commitment to health care reform in this budget — reform that brings us closer to the day when health care is affordable and accessible for every single American.
Because we know that countries that out-educate us today will out-compete us tomorrow, this budget invests in a complete and competitive education for every American — in early childhood education programs that work; in high standards and accountability in our schools; and in finally putting the dream of a college degree or technical training within reach for anyone who wants it.
Because we know that enhancing America’s competitiveness will also require reducing our dependence on foreign oil and building a clean energy economy, this budget will spark the transformation we need to create green jobs and launch renewable energy companies right here in California. It makes clean energy the profitable kind of energy, and it invests in technologies like wind power and solar power and fuel-efficient cars and trucks, powered by batteries like the ones I’ll be seeing in Rosemead tomorrow — all of which will also help combat climate change.
That’s what this budget does. Here’s what it does not do. It does not raise the taxes of any family making less than $250,000 by a single dime. In fact, 95% of all working families will receive a tax cut — a tax cut — as a result of our recovery plan.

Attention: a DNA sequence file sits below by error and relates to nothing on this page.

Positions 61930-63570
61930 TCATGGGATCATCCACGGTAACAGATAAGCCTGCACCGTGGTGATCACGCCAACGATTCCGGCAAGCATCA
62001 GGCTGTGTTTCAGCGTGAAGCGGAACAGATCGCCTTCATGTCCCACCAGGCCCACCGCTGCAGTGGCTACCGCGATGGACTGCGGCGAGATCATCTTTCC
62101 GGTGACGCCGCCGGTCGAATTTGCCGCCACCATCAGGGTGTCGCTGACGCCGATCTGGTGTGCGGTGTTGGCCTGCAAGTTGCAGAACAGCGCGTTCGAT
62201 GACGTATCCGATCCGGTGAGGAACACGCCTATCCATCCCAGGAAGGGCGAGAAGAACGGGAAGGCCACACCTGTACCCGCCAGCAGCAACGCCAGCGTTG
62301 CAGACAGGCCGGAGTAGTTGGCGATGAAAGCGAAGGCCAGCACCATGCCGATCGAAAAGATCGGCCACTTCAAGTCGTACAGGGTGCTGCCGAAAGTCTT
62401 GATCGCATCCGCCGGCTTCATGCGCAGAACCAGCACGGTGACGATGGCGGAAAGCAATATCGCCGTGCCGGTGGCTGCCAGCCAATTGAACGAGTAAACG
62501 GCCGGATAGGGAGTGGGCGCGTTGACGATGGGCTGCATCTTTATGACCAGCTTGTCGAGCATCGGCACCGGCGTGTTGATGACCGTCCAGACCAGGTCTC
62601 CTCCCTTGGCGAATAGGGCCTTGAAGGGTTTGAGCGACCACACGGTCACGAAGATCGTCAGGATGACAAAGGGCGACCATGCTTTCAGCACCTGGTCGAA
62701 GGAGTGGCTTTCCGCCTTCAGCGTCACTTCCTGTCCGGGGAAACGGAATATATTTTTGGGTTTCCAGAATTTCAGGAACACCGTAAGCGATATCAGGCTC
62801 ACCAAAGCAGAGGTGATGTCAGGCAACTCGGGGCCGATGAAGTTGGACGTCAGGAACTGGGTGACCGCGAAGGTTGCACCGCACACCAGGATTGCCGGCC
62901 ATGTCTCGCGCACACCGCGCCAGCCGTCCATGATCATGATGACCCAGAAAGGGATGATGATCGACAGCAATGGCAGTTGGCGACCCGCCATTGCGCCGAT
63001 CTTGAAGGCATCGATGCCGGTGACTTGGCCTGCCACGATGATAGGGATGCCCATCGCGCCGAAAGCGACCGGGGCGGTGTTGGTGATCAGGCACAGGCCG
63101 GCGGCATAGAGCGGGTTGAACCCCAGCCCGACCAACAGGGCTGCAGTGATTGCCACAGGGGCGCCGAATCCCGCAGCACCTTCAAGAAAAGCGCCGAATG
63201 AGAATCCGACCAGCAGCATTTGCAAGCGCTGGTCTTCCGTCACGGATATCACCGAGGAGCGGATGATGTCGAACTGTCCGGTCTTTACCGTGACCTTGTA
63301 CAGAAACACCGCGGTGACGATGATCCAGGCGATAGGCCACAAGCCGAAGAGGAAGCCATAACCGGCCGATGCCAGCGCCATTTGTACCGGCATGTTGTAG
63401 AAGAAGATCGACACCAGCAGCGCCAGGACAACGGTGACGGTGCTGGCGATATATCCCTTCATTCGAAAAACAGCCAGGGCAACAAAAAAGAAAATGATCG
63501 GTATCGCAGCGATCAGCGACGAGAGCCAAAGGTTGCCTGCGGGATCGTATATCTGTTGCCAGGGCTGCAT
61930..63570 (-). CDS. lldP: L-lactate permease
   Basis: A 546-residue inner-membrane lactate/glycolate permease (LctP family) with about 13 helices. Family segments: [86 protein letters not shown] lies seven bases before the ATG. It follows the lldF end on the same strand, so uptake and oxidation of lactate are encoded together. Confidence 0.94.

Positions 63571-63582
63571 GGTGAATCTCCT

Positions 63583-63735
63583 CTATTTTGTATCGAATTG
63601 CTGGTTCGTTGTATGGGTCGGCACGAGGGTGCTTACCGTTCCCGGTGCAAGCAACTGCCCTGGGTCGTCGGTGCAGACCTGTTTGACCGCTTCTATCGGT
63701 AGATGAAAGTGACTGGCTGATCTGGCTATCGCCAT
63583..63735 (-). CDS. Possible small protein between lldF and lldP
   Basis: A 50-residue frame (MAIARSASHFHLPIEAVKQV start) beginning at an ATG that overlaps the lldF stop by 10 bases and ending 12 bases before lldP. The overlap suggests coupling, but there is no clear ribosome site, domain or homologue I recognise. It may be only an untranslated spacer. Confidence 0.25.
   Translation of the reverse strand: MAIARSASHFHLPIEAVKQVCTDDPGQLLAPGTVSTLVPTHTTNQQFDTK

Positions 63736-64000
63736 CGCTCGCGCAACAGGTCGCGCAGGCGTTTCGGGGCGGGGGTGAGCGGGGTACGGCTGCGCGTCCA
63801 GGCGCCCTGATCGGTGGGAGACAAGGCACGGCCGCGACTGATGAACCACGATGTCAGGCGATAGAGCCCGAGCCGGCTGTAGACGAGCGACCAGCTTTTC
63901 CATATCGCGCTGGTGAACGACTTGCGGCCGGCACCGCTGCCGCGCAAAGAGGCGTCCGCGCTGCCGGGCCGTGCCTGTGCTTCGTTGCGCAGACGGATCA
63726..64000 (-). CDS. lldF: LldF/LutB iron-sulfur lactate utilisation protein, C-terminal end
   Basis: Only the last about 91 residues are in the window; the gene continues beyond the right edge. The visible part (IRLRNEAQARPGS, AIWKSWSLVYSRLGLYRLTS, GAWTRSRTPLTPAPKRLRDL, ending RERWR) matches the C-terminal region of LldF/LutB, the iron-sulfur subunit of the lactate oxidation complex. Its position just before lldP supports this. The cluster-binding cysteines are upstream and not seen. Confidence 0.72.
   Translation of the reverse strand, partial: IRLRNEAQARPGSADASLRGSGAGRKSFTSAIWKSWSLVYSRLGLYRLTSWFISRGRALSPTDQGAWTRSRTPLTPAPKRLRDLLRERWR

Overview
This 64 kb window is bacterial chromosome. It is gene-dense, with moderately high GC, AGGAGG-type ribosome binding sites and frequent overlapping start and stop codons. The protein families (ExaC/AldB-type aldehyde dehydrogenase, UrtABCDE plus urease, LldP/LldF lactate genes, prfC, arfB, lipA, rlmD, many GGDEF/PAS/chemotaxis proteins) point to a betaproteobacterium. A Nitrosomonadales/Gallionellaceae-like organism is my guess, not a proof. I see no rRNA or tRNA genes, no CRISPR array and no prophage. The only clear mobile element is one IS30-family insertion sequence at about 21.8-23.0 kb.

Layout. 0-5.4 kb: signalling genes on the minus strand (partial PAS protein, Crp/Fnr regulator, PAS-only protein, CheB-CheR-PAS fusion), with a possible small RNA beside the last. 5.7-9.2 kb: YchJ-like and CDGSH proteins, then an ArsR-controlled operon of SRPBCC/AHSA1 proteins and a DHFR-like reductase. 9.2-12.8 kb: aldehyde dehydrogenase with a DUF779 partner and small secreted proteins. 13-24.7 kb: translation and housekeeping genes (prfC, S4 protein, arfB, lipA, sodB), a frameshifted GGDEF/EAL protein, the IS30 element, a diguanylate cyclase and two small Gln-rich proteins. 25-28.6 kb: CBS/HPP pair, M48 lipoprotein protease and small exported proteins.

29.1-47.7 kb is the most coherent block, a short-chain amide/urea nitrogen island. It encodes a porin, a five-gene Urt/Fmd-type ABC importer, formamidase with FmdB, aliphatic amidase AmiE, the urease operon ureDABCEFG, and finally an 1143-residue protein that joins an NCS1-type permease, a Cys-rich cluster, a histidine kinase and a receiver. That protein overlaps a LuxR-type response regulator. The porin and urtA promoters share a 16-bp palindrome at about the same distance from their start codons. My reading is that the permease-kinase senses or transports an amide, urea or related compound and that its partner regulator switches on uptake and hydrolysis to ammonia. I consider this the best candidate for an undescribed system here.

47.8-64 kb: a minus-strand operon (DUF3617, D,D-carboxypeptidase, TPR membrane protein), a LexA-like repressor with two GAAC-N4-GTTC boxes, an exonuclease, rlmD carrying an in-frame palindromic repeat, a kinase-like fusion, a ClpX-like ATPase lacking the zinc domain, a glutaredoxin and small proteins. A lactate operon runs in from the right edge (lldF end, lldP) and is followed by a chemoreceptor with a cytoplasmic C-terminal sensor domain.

Now, there are those who say these plans are too ambitious; that we should be trying to do less, not more. Well, I say our challenges are too large to ignore. The cost of our health care is too high to ignore. Our dependence on oil is too dangerous to ignore. Our education deficit is too wide to ignore. To kick these problems down the road for another four years or eight years would be to continue the same irresponsibility that led us to this point. And I did not run for President to pass on our problems to the next generation — I ran for President to solve them.
So I know some folks in Washington and on Wall Street are saying we should focus on only one problem at a time. And I understand the thinking behind that. It’d be nice if we could pick and choose what problems to face and when to face them. But that’s just not the way it works. You don’t get to choose between paying your mortgage bills or your medical bills. You don’t get to choose between paying your kids’ tuition and saving enough for retirement. You need to take on all of these problems. And you need a government that will do the same. That’s what leadership is all about.
And that’s what this debate on the budget is all about — it’s about whether we are willing to do what needs to be done not only to get our economy moving right now, but to put it on the road to lasting, shared prosperity. It can be easy to lose sight of this.